[Review Copy Courtesy of My Public Library.]
Drowned City is a multi-award winning graphic novel by acclaimed and prolific author and artist Don Brown. It is an extraordinarily vivid account of Hurricane Katrina from August to October 2005 written for ages 12 to adult.
You need to read Drowned City if you haven’t already. It is an important book. Its commentary and representation of what happened during Hurricane Katrina is insightful, enlightening, and will help those of us that haven’t lived through a major natural disaster gain perspective on an entirely new level.
The way Don Brown uses quotes from those who went through it and how he describes smells and the heat people experienced gives the book an unforgettable and almost tangible dimension for the reader.
“The sewers … all back up and we [are] down there in the stifling heat and this odor [is] horrendous… we [are] just in there smothering.”
Drowned City will help you understand in a different light what is now going on with disasters and recovery around the world. You’ll feel bewildered at each instance of failure in evacuating people and gutted at how others failed to respond. You’ll ask hard questions of yourself. You’ll find yourself debating how you would have liked to respond versus how you may have likely responded in the same situation. It helps you see a bit of where, how, and why disaster recovery is complicated and the difficult logistics of recovery – both short and long-term. It illustrates how unprepared we were and how we can and must improve. It staggeringly and piercingly illustrates systematic racism.
The pen and ink illustrations with muted browns and grays along with the matter-of-fact narrative interspersed with first person quotes draws in its readers. Drowned City brings its readers as personal of an experience of what it was like to be caught during and immediately after Hurricane Katrina as a book can possibly do.
The age range for the book is 12 to 17 and yet there were many children who lived through this — they didn’t have that luxury of being spared because they were children. This realization made me grieve for those children that had to go through it and especially for those adults who couldn’t spare them from it.
My father lived through Hurricane Rita and worked in disaster recovery for both Hurricane Rita and Hurricane Katrina. Watching how the hurricane changed him, his community, and other family friends has been beyond unsettling and at times devastating. He still seems plagued by guilt that he wasn’t hit while those around him where. You’d assume people would be grateful that they were spared, but it doesn’t seem to be that simple.
After reading Drowned City, I started to get a small idea of why he would randomly cry and bring up the hurricanes years and years after they happened. For those that only saw it through screens and distance, it is difficult to get your head around the intensity, chaos, and sustained upending of normalcy that people went through. Drowned City makes you begin to realize how little you really know about what people go through during and after natural disasters.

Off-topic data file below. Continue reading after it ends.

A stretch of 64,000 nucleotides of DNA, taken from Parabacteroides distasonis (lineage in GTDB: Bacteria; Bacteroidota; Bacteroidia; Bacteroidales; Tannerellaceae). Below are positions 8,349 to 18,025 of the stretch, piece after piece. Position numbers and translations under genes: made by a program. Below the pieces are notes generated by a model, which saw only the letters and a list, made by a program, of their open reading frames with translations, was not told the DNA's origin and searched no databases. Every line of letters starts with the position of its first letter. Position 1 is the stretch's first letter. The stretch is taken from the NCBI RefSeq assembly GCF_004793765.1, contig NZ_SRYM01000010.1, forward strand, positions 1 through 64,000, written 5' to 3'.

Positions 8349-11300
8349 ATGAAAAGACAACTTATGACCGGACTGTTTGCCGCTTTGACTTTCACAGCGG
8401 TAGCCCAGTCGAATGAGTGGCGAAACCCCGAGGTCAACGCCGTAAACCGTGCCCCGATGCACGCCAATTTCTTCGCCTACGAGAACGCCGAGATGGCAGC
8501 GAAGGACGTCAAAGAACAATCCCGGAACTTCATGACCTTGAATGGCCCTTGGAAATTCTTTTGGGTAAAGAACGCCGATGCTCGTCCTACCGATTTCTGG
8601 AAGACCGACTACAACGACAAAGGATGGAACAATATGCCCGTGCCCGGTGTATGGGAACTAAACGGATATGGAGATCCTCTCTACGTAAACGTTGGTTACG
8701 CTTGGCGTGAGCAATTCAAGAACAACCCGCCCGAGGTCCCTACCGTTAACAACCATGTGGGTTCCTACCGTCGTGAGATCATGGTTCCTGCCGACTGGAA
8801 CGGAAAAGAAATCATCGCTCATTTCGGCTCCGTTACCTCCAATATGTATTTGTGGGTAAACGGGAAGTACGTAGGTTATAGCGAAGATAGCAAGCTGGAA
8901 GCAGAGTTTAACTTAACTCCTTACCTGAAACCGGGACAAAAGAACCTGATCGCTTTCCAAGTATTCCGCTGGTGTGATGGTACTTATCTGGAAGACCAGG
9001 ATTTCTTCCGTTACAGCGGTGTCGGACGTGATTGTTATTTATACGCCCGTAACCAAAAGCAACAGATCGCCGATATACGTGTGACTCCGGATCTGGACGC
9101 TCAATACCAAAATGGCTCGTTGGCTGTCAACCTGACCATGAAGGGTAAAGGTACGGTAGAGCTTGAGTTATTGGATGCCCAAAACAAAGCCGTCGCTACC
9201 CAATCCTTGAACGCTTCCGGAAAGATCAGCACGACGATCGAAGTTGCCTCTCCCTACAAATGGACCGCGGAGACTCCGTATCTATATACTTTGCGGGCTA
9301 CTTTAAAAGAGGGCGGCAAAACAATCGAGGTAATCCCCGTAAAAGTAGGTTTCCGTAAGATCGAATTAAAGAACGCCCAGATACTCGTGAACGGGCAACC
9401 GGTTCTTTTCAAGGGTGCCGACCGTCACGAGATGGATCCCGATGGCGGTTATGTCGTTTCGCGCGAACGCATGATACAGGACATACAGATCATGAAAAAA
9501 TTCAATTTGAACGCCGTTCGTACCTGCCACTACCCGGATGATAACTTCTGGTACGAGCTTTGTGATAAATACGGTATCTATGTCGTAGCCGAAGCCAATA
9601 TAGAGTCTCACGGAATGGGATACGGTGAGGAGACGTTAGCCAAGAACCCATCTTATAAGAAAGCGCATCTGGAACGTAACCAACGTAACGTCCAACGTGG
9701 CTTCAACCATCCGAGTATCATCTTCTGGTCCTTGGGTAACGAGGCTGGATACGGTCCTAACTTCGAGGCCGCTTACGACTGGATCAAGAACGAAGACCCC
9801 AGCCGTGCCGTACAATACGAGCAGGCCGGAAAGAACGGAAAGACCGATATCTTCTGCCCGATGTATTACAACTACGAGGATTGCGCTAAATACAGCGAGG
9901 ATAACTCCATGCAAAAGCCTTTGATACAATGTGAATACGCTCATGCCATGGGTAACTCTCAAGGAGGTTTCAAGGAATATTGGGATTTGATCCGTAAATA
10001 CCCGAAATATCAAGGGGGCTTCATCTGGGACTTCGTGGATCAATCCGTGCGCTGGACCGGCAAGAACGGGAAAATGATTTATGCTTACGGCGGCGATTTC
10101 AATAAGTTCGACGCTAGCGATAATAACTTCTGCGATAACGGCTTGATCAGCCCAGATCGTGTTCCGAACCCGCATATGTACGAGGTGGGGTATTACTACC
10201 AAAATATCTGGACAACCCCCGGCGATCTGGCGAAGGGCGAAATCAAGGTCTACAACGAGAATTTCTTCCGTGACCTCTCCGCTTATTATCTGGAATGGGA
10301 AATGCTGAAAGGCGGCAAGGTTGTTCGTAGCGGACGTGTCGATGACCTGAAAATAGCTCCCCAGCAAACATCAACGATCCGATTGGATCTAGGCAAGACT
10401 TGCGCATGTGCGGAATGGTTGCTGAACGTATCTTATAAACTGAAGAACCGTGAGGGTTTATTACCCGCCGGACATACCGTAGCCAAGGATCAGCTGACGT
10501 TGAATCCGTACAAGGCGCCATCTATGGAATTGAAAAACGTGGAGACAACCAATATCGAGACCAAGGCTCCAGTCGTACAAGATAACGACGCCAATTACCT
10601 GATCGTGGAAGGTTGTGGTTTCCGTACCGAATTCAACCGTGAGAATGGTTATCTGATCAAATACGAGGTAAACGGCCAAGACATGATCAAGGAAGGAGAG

On an uplifting note, Drowned City excellently portrays and demonstrates how unlikely people are called to help and that answering that call to the best of your ability is what makes a hero. You will come away with a new appreciation of the Louisiana Department of Wildlife and Fisheries and their officers and the Coast Guard. You’ll be stunned by the bravery of so many who came to help during Katrina and how many continue to help with our current hurricane disaster recoveries.
I did not want to put the book down until I finished every last page. It is a riveting read that gives a personal and intimate look at what people went through in New Orleans. It is getting a lot of attention and awards, but really, it cannot get enough. This book has been lingering with me for weeks now as we follow the news of natural disaster after natural disaster after natural disaster.
It is devastating and overwhelming to realize there will be more major natural disasters, but reading Drowned City is a small but important step to gaining more understanding, empathy, and perspective. It will help you see how much more we have to do to prepare for these future disasters, see the urgency in doing what we can to prevent them, and have a tremendous amount of compassion and respect for those that are victims and those working so hard to help.
Where to Get it:
- [Affiliate Link]: Amazon.com
- [My Favorite Bookstore]: Addendum Books
- [Library]: Worldcat.org
- Author: Don Brown
Where Obtained: I received a review copy from my fantastic library. No other compensation was received. I am disclosing this in accordance with the Federal Trade Commission’s 16 CFR, Part 255: “Guides Concerning the Use of Endorsements and Testimonials in Advertising.”
FTC Disclosures: Some of the links in the post above are Amazon affiliate links. If you click on the link and purchase something, I will receive an affiliate commission at no additional cost to you. Which goes to fund my family’s picture book habit. It’s a vicious cycle, but we manage. I am disclosing this in accordance with the Federal Trade Commission’s 16 CFR, Part 255: “Guides Concerning the Use of Endorsements and Testimonials in Advertising.”